Cultured meat will be produced in large volumes in small factories, not farms, with minimal water and sunshine requirements. And of course, no slaughter. It may even convert a few vegans. New Zealand is no slouch in this field. Dr Georgina Dowd is leading a project to produce cultured snapper and salmon. The task involves establishing continuous cell lines for Aotearoa’s finfish. In addition to the potential for growing protein for food, the cell lines would help support the future of our seafood industry.

“There are so many applications for cell lines,” says Georgina. “Preventing and monitoring disease is probably the biggest. It’s only a matter of time before one of the detrimental diseases arrives here and impacts our seafood industry. Unless we put systems and pipelines in place, we are really at risk.”

Georgina has established New Zealand’s first dedicated fish cell lab and is building an expert team and international network of collaborators in Canada, the US and Singapore.

3. The new breeding

Traditional breeding of perennial crops is slow. Even with modern advances in genomics to screen for important characteristics, it can still take 15 years to get a new cultivar to market.

New breeding technologies, like gene editing with CRISPR, have the potential to help us adapt and change our food at a fast rate. “Using these sophisticated editing tools we can cross plants ten times faster than with traditional breeding,” says Professor Andrew Allan, who leads a major project into the effect of climate change on flowering plants. “I just don’t think our traditional breeding techniques will be fast enough for climate change,” he says.

In the 1950s and 1960s an agricultural revolution involving the breeding of dwarf phenotypes into rice and wheat saved populations from starvation. Andrew says we need a similar revolution now to face the climate crisis and protect food security for a rapidly expanding global population. Many plants may fail to flower and fruit as night temperatures warm, for example, since they require colder temperatures to trigger flowering. Gene editing could help meet this challenge without using chemicals.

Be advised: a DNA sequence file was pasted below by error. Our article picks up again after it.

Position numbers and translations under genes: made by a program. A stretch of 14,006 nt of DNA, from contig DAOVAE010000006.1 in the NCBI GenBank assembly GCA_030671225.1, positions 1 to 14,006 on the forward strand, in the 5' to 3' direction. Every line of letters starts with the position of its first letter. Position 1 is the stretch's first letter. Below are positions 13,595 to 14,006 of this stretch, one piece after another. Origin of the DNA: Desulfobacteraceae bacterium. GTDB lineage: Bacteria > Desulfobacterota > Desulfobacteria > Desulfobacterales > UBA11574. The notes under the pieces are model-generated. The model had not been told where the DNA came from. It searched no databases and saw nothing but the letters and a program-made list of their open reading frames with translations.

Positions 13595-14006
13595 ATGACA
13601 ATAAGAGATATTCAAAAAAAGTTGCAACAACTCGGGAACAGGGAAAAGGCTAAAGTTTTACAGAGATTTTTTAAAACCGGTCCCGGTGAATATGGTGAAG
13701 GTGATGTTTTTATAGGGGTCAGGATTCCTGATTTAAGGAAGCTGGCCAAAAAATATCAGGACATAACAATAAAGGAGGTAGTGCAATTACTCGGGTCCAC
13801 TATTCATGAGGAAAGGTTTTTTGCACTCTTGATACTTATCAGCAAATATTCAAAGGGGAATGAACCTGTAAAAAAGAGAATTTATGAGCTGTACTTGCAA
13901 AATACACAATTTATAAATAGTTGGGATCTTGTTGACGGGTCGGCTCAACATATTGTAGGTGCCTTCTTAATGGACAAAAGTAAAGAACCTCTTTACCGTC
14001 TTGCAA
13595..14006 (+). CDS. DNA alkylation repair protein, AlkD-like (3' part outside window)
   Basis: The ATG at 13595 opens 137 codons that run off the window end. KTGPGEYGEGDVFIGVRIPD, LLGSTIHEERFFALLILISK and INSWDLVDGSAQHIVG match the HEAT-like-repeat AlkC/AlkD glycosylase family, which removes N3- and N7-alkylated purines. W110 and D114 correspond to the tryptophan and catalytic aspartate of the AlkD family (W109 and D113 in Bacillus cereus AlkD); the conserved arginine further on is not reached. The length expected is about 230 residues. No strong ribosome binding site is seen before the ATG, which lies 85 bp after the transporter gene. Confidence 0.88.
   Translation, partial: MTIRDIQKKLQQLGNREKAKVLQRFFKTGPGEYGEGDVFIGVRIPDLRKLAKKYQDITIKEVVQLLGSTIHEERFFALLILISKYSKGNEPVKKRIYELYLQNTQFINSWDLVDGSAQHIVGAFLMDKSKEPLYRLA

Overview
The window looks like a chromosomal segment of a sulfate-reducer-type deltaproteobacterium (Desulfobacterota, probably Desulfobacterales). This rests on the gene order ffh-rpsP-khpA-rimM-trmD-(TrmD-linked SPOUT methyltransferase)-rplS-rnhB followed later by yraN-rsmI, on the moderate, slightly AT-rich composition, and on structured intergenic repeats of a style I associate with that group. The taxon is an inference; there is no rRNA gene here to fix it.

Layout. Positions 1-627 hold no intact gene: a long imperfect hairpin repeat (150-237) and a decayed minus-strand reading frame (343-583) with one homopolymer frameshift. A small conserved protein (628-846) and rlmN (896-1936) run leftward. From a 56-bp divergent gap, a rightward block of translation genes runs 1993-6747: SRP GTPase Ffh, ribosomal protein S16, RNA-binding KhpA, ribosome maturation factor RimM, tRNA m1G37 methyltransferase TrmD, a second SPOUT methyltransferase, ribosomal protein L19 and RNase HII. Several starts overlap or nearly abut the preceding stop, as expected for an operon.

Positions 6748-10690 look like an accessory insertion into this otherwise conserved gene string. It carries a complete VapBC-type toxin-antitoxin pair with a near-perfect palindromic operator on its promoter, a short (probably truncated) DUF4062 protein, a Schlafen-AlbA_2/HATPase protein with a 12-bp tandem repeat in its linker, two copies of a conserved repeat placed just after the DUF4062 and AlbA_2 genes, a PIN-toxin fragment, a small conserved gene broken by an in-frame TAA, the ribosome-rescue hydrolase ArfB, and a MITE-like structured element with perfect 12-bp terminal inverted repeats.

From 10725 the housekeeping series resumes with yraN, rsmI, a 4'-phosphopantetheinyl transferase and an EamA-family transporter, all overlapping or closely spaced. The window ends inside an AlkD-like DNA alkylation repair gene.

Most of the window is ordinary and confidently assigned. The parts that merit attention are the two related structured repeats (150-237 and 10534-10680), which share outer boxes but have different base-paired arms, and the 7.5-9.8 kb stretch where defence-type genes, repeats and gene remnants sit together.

“Could gene editing be something for New Zealand to consider?” he asks. “There are small gene edits that could bring huge benefits to Aotearoa, and similar to the changes that occur, just more slowly, in nature or conventional breeding. If we want to mitigate or even reverse the impacts of climate change, then we are going to need to use as much innovation as possible, quickly.”


4. The farm next door

Imagine popping out from your office job to pick berries for lunch, or a fresh cucumber or an apple – all from the same system. That dream for vertical farming is growing ever closer, thanks to the work of scientists such as Dr Samantha Baldwin, leader of our Hua ki te Ao Horticultural Production goes Urban Growing Futures Direction.

Vertical farms are already popular for growing leafy greens and micro-greens. Vertical farms grow crops in artificial settings, with LED lights and hydroponic systems and can be as large as a factory or as small as a cupboard. Samantha is working on the next generation of vertical farms. “Imagine a single structure that produces a range of fruits throughout the year – maybe you could have berries, peaches and cucumbers from a single source whatever the season.

“We could have vertical farms in the centre of the city, or each have a growing box in our home, where we could ‘dial up’ whatever fresh fruits or vegetables we needed – the box would be programmed to control the light, humidity and other conditions to make the produce perfect at the time we wanted to eat it. We’d even be able to grow fruits and vegetables far from their usual growing zones or out of season.